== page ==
Thousands of Rohingya Muslims fled Myanmar’s Rakhine state in the northwest to neighboring Bangladesh as border clashes continued on Sunday.
The government evacuated some 4,000 non-Muslim villagers in the unrest.
The death toll from the violence that erupted on Friday with coordinated attacks by Rohingya insurgents has climbed to 98. The office of Myanmar’s leader, Aung San Suu Kyi, said military and border police responded to the attacks — which left 12 security personnel and 77 Rohingya dead — by launching “clearance operations.”
Mohammad Nur, a Rohingya leader at an unregistered camp in Bangladesh’s Cox’s Bazar district, told The Associated Press by phone that he had heard that some 100,000 Rohingya had gathered along the border to try to enter Bangladesh, but the number could not be confirmed.
Accounts by pro-Rohingya social media activists are impossible to independently verify because the government bars journalists and other outsiders from entering the region without permission.
Around 2,000 people have been able to cross into Bangladesh since Friday, according to estimates by Rohingya refugees living in the makeshift camps in Bangladesh.
While the chaos and lack of access made detailed assessments difficult, experts said the latest attacks were so widespread they appeared to be more akin to a movement or an uprising, rather than an insurgent offensive.
One army source said the military was also struggling to differentiate.
The treatment of approximately 1.1 million Muslim Rohingya in mainly Buddhist Myanmar has emerged as the biggest challenge for Suu Kyi. She has condemned the raids in which insurgents wielding guns, sticks and homemade bombs assaulted 30 police stations and an army base.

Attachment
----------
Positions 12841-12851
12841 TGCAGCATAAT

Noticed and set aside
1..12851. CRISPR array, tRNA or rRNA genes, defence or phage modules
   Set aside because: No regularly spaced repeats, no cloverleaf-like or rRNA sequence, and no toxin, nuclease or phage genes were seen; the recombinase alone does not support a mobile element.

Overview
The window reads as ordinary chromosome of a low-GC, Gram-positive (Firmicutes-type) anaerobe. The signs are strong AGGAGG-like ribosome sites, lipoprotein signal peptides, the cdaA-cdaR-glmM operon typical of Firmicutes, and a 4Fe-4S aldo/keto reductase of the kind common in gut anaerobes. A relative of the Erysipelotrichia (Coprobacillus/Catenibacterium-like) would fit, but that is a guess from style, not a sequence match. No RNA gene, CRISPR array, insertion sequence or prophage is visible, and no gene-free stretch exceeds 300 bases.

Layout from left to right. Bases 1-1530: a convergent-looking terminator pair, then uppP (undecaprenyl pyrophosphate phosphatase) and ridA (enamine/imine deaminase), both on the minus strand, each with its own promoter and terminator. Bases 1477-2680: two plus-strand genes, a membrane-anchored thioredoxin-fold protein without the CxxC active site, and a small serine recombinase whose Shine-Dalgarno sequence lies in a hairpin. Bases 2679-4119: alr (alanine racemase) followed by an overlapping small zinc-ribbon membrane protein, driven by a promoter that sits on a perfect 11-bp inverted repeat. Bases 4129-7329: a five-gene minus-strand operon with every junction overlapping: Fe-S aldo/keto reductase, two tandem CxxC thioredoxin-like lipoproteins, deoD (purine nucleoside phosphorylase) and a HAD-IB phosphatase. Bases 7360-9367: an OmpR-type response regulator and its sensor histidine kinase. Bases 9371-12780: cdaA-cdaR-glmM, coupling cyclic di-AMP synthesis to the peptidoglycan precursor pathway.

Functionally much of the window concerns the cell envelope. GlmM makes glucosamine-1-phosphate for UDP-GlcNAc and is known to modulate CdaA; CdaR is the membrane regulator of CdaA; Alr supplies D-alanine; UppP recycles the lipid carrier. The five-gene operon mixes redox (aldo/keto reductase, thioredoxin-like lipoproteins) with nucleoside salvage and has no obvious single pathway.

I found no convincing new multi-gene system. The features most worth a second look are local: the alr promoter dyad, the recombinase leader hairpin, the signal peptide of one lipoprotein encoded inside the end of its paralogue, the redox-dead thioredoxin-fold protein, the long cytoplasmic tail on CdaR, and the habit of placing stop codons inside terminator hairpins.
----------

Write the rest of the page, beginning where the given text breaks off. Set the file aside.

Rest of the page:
The Nobel Peace Prize laureate has been accused by some Western critics of not speaking out for the long-persecuted Muslim minority.
Win Myat Aye, Myanmar’s minister for social welfare, relief and resettlement, told Reuters late on Saturday that 4,000 “ethnic villagers” who had fled their villages had been evacuated, referring to non-Muslim residents of the area.
“We are providing food to the people cooperating with the state government and local authorities,” said Win Myat Aye. He was unable to describe the government’s plans to help Rohingya civilians.
The Rohingya have for years endured apartheid-like conditions in northwestern Myanmar – they are denied citizenship and face severe restrictions on their movements. Many Myanmar Buddhists regard them as illegal immigrants from Bangladesh.
Across the border, Bangladesh’s foreign ministry said it was concerned thousands of “unarmed Myanmar nationals” were planning to enter the country.
The UN’s International Organization for Migration said recently that around 87,000 Rohingya had crossed the border and entered Bangladesh since last October, when a new string of violence broke out in Myanmar’s Rakhine state.
Suu Kyi called the attacks “a calculated attempt to undermine the efforts of those seeking to build peace and harmony in Rakhine state.”
The United States urged authorities to avoid a response that would inflame the tensions. State Department spokeswoman Heather Nauert said the attacks underscored the importance of the government implementing recommendations of a commission chaired by former UN chief Kofi Annan, which published its final report on Thursday recommending that the government act quickly to improve economic development and social justice in Rakhine state to resolve violence between Buddhists and the Rohingya.
The clashes were deadlier than an attack by the militants on three border posts last October that killed nine policemen and set off months of brutal counterinsurgency operations by Myanmar security forces against Rohingya communities in Rakhine. Human rights groups accused the army of carrying out massive human rights abuses including killing, rape and burning down more than 1,000 homes and other buildings.
The army’s abuses fueled further resentment toward the government among the Muslim Rohingya, most of whom are considered by Myanmar’s Buddhist majority to be illegal immigrants from Bangladesh and are denied citizenship and its rights.
Rohingya have been fleeing Myanmar to Bangladesh since the early 1990s and there are now around 400,000 in the country, where they are a source of tension between the two nations who both regard them as the other country’s citizens.